Folk Women

Given my love affair with Joni Mitchell, you might think I’d be a big fan of these other women folkies. On the contrary … Judy Collins takes interesting songs and turns them into boring mush, Joan Baez seems famous mostly for once being involved with Neil Young, and Melanie makes me want to stab myself in the ears. Buffy Saint-Marie I can’t take seriously because her name sounds like a character on Dynasty. Odetta gets a pass, mostly because with song titles like “God’s Gonna Cut You Down,” I’m afraid of making her mad at me.

Buffy Saint-Marie AllMusic page

Joan Baez AllMusic page

Judy Collins AllMusic page

Melanie AllMusic page

Odetta AllMusic page

Fleetwood Mac

The best part about Fleetwood Mac is that the two members the group is named for are the ones nobody’s ever heard of. Which goes to show that if you want hits, having a borderline genius/coke fiend, a pretty blonde, and a witch in your lineup beats two old guys with beards any day. On the other hand, Fleetwood and Mac (Mc?) are pretty smart: “You guys do all the work—we still split the money five ways!”

Fleetwood Mac AllMusic page

Fela Kuti

When the kids, the uncles, and I saw the musical Fela, I was completely blown away by the music—and hated the script. Based on the monologue, Kuti’s life was 90% weed, 5% women, and 5% music/politics/protest/ everything else. Then I found out that Will Smith and Jay-Z were the executive producers, and it all made sense.

Fela Kuti AllMusic page

Fats Waller

I’ve got nothing for Fats Waller, except to point out that at some point in our history, being called “fat” was apparently not an insult.

Fats Waller AllMusic page

Fats Domino

Proof that 50s music was more subversive than you might think, part 3: When Fats Domino found his thrill on Blueberry Hill, I’ll bet it had nothing to do with pie. Not to mention all that bad grammar. Just saying.

Fats Domino AllMusic page

Everly Brothers

Proof that 50s music was more subversive than you might think, part 2: Despite their wholesome image, when Phil or Don (or both? the plot thickens) fell asleep in the car with little Susie, I’ll bet they weren’t discussing the impending Soviet threat. Just saying.

Everly Brothers AllMusic page

Etta James

Proof that 50s music was more subversive than you might think, part 1: When Etta James was telling Henry to roll with her, I don’t think she meant playing Jack & Jill (unless that’s a metaphor). “Wallflower,” my butt.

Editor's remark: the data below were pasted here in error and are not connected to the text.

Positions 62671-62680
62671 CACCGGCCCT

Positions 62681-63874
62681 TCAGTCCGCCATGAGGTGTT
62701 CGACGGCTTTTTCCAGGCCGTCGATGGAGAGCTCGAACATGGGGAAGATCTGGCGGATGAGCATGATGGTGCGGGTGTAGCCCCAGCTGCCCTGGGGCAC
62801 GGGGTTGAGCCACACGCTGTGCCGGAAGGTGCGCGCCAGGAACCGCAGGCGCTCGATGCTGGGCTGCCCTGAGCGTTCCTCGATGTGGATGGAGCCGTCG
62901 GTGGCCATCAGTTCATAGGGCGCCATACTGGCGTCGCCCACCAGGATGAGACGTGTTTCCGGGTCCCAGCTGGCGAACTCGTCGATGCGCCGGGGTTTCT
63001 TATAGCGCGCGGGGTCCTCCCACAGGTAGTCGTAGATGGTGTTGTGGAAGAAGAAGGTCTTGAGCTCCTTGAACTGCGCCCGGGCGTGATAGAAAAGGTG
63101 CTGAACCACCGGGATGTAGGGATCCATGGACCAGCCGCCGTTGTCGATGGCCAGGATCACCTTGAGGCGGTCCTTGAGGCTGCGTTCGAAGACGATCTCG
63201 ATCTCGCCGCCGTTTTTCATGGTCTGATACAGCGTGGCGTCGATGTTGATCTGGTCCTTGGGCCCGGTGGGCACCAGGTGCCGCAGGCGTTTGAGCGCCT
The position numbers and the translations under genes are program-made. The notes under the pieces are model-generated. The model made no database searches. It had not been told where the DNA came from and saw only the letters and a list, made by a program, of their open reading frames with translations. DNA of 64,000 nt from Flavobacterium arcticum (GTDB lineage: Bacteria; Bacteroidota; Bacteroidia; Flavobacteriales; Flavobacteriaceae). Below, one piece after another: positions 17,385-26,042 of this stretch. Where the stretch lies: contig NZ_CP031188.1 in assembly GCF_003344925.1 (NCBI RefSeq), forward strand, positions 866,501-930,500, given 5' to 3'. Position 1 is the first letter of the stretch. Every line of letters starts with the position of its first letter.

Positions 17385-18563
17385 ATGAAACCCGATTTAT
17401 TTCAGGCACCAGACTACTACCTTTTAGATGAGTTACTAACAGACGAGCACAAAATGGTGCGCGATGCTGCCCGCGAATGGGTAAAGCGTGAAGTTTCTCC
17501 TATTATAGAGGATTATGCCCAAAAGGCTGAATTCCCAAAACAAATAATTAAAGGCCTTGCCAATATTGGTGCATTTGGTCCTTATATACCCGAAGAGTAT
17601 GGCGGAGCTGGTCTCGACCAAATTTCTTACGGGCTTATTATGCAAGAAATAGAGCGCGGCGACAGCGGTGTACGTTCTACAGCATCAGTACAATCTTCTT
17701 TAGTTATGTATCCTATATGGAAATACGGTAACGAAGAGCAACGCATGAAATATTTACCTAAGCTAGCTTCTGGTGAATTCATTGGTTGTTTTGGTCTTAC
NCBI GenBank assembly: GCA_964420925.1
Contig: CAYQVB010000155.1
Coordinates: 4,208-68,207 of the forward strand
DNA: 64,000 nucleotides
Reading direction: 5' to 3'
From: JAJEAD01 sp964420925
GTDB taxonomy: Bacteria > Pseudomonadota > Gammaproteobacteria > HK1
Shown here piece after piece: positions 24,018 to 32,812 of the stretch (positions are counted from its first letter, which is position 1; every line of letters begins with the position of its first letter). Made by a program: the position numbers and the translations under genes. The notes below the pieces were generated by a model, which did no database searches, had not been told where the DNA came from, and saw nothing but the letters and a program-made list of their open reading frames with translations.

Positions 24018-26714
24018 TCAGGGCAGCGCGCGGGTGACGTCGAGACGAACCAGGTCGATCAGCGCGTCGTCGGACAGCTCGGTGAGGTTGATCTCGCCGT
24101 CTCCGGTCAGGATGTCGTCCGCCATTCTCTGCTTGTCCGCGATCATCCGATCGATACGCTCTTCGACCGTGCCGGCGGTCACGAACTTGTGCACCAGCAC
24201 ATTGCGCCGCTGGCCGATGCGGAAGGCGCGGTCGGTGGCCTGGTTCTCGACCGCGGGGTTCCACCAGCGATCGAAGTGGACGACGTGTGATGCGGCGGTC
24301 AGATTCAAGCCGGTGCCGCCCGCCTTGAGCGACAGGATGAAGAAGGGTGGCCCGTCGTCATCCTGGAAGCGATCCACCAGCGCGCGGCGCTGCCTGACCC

Etta James AllMusic page

Eric Clapton/Derek & the Dominos /Cream/Yardbirds

AKA, the guy who was in a lot of bands. There are a lot of easy (and accurate) jokes to make about how the more sober and responsible Eric Clapton became in his personal life, the more boring his music got. I can’t even imagine losing a kid, so I’m giving him a pass. As long as I never have to hear “Wonderful Tonight” again.

Eric Clapton AllMusic page

Derek & the Dominos AllMusic page

Cream AllMusic page

Yardbirds AllMusic page

Eric B. & Rakim

How awesome are Eric B. & Rakim? They are so awesome that even my friend Leigh likes them. If I were to rank everyone I know based on their interest in rap, Leigh would come in pretty far down near the bottom—probably just ahead of my mother and Fr. Kowalewski, my high school freshman religion teacher.

Eric B. & Rakim AllMusic page

Emmylou Harris

During the early/mid 90s, about once a year a female artist released an album that completely blew me away: Shawn Colvin’s Fat City (her one happy album—short marriage), Cassandra Wilson’s Blue Light Til Dawn (before she started repeating herself and got boring), and my favorite of all, Wrecking Ball by Emmylou Harris. Not sure who decided to team the country darling up with moody electronics, but I’m awfully glad they did. Of course, she also recorded a trio album with Linda Ronstadt and Dolly Parton—nobody’s perfect.

Emmylou Harris AllMusic page